Sell side supports legislation to slow upward trend in market data fees
The most recent Acuiti Sell-Side Execution Management Insight Report reveals that senior executives overseeing execution desks across the sell-side support a regulatory approach to stop the rise in market data costs.
Based on a quarterly survey of senior executives from around the world, the Acuiti Sell-Side Execution Expert Network, the analysis indicated that 47% of the network said market data prices were “far too high,” with the remaining network members believing they were too high.
Half of the respondents reported that the cost of market data had significantly or somewhat restricted entry into new markets. About half of the respondents claimed that they frequently found it difficult to anticipate market data costs.
58% of Expert Network participants supported requiring venues to report to regulators the costs associated with gathering market data and enacting obligatory mark-up limitations as a regulatory reaction to the escalating costs.
In order to eliminate the requirement to audit companies on consumption, 54% of respondents called for licensing to be simplified. Meanwhile, 50% thought contracts should be standardized across the sector.
The requests follow a recent rise in market data costs assessed by exchanges and other trading venues. Early in the 2010s, as central banks’ support for markets lowered volatility, lower volumes led to a widespread introduction of fees for market data.
Since then, exchanges have pursued aggressive acquisition methods in the area of market data and raised the cost and complexity of charge schedules provided to clients.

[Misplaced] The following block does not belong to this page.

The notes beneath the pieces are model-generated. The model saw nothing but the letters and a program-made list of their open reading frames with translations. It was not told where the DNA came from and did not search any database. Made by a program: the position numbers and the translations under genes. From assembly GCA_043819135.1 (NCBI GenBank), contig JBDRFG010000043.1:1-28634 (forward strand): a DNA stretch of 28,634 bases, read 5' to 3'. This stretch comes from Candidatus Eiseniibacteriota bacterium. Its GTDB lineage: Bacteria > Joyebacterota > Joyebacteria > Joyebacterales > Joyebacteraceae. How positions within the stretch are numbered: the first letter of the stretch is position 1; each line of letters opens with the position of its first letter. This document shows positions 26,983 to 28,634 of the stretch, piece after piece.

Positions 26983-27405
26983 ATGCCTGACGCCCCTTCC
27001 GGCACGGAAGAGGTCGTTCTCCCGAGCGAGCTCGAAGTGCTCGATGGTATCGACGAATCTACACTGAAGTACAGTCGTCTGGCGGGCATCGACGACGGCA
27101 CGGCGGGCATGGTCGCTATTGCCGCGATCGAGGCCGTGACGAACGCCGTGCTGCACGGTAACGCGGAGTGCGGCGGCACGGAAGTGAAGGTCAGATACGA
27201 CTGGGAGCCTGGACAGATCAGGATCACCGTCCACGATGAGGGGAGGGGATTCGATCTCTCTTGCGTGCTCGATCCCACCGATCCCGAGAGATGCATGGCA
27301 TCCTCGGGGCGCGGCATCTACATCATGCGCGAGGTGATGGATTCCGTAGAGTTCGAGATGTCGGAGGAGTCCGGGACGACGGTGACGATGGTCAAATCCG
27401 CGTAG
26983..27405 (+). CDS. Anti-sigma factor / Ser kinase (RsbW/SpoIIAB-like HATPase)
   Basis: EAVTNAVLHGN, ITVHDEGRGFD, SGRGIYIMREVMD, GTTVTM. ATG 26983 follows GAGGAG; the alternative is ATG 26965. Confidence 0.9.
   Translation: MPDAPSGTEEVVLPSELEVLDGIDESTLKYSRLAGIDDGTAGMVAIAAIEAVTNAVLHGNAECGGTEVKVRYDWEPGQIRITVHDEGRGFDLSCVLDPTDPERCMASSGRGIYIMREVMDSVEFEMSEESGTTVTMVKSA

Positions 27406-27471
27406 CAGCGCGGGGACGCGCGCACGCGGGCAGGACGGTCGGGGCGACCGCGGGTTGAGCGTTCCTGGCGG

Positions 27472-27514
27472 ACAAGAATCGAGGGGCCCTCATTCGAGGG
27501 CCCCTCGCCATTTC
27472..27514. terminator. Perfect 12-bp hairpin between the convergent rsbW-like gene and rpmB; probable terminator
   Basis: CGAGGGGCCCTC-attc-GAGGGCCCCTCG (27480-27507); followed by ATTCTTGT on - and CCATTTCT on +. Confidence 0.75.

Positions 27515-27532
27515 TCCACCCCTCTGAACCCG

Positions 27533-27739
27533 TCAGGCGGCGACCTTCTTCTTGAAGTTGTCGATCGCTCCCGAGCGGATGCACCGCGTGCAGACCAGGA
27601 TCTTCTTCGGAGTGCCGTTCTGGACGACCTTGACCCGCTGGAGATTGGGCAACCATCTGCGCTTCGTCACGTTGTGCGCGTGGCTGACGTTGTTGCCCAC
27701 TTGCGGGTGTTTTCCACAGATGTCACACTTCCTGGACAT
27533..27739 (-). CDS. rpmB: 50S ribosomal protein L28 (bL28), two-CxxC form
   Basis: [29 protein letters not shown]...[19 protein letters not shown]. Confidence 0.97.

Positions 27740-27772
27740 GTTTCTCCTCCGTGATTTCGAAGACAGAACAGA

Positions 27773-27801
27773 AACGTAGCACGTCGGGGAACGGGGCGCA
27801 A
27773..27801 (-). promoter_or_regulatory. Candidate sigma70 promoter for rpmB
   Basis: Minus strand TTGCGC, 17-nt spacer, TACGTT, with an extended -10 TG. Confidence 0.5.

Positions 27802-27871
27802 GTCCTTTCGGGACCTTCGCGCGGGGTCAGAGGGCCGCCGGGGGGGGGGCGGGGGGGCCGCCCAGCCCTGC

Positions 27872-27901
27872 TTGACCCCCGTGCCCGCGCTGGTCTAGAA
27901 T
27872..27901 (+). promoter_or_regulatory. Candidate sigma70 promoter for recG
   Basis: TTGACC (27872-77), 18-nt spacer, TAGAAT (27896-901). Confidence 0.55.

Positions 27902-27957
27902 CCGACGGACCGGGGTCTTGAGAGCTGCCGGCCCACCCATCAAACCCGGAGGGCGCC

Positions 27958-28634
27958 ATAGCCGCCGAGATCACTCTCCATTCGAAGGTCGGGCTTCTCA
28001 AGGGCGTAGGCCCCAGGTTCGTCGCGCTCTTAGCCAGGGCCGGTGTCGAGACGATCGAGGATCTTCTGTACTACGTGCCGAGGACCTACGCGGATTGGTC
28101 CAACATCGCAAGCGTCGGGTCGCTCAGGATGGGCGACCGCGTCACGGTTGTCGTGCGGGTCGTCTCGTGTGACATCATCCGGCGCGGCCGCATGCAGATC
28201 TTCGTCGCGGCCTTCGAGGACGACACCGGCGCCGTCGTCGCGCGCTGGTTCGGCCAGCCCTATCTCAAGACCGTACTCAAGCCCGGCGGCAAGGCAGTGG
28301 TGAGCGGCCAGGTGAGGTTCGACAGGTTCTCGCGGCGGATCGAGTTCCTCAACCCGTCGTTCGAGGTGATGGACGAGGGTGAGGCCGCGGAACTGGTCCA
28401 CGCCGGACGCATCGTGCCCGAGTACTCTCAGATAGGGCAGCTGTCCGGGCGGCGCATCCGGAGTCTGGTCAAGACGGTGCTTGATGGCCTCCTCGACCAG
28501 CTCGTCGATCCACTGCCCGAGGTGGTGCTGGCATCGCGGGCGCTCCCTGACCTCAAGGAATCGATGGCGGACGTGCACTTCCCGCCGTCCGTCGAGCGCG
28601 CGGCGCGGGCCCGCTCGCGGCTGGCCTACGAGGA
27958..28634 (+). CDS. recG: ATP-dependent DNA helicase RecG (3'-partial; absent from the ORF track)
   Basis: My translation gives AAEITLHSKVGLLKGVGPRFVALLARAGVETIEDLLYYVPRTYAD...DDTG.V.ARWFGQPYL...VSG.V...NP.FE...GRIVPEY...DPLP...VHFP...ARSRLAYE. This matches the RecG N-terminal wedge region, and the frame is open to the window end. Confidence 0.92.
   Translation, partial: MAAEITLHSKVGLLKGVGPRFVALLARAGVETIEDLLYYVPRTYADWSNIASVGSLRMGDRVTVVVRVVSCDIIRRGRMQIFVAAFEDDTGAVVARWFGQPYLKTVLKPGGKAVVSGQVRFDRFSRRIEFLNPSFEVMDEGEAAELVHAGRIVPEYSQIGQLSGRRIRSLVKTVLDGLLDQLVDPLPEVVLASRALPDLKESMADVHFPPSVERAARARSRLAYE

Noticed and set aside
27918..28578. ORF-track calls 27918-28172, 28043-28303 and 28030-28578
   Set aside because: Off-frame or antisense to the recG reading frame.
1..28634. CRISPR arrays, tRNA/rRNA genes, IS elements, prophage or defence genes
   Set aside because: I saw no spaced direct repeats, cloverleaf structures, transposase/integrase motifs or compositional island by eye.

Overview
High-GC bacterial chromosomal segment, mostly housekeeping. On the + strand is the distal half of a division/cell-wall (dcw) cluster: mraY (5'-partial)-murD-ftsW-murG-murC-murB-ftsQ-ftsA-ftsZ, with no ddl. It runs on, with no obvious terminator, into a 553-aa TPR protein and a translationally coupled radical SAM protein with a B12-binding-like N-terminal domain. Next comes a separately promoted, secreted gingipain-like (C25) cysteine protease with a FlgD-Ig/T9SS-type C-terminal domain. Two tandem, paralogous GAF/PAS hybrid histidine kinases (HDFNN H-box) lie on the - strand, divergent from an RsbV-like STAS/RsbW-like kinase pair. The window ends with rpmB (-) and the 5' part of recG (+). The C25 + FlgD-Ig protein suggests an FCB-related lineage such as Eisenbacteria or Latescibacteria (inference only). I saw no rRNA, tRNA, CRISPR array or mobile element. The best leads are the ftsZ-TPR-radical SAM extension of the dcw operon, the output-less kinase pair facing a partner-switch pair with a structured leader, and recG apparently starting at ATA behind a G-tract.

A comprehensive analysis of innovation in sell-side execution is also included in the Q1 Sell-Side Management Insight Report and was created in collaboration with Horizon Software.
The two main areas where Expert Network participants expected to see new market efficiencies were algorithm development and the growing use of artificial intelligence.
When product development has reached a mature stage, the focus of many execution desks is shifting from market effect to algo functionality. Although manual intervention is still frequently used in operations that can bundle, cancel, and replace orders, network participants are becoming increasingly interested in algorithms promoting operational and administrative efficiency.
To be sure, a lot can still be done to optimize the sell-side. In terms of areas where levels of automation and optimization still need to be improved, the most recent poll included price, pre-trade risk, real-time P&L, and post-trade. Members of the network mentioned difficulties securing budgets for investments in optimization while at the same time voicing worries about complete system replacement.
The CEO of Horizon Software, Sylvain Thieullent, remarked, “The Acuiti Sell-Side Execution Management Insight Study findings emphasize the rising problems facing sell-side organizations in managing market data expenses and enhancing automation and optimization. We are glad to work with Acuiti to create solutions that guide our clients through these difficulties and improve their execution capabilities”.
He also added: “Members of the Acuiti Sell-Side Execution Expert Network are looking for cost-effective ways to increase optimization and automation without the risk, expense, or complexity of a significant revamp of their technological infrastructure,” says Ross Lancaster, Head of Research at Acuiti. “A solid majority preferred incremental expenditures in technology over wholesale replacement, while less than a fifth of the network claimed that their current technology infrastructure made it easier to bring new goods and services to market rapidly.”
Additional findings in this study include the following facts: as market volatility engulfed the world in 2022, execution desks experienced a very successful year. Experts predict that metals and commodities will offer the most opportunities in 2023. Although executives plan to reduce personnel in 2023, cost bases rose in 2022.